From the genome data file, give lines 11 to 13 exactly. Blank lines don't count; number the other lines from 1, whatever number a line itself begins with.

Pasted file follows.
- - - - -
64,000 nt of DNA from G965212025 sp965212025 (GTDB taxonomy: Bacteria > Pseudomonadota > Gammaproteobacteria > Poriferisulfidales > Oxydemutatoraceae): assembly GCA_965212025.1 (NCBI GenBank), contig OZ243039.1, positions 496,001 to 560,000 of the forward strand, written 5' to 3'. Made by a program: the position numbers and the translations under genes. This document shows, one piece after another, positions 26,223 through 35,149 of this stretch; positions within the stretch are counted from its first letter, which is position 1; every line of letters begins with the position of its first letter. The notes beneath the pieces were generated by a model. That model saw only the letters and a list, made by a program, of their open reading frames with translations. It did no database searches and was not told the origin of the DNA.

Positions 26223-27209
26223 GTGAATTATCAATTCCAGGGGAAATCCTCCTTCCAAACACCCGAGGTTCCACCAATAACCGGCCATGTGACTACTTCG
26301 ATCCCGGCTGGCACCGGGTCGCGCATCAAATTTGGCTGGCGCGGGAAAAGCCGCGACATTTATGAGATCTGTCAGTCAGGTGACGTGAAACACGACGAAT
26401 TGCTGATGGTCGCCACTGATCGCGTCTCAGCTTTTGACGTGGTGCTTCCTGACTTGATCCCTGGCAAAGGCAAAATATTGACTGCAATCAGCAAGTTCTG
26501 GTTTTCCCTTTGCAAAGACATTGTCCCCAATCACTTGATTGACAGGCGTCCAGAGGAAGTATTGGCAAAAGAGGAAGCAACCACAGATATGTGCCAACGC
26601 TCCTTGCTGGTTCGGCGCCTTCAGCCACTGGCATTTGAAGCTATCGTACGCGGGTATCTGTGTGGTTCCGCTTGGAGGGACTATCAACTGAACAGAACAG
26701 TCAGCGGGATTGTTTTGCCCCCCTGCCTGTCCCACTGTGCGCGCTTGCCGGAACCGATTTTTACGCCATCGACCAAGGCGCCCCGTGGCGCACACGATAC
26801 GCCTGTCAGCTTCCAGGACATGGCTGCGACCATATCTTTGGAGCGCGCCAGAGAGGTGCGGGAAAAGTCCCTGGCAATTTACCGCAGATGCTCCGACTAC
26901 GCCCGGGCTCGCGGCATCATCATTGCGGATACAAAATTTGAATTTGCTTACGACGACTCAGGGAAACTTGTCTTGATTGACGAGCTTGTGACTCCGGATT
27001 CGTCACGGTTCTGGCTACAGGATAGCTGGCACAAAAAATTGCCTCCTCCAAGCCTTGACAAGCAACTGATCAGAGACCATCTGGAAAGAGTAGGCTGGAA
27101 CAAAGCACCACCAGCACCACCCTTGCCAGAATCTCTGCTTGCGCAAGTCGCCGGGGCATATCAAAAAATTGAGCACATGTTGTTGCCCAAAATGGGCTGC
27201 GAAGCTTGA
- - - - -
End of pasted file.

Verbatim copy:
27001 CGTCACGGTTCTGGCTACAGGATAGCTGGCACAAAAAATTGCCTCCTCCAAGCCTTGACAAGCAACTGATCAGAGACCATCTGGAAAGAGTAGGCTGGAA
27101 CAAAGCACCACCAGCACCACCCTTGCCAGAATCTCTGCTTGCGCAAGTCGCCGGGGCATATCAAAAAATTGAGCACATGTTGTTGCCCAAAATGGGCTGC
27201 GAAGCTTGA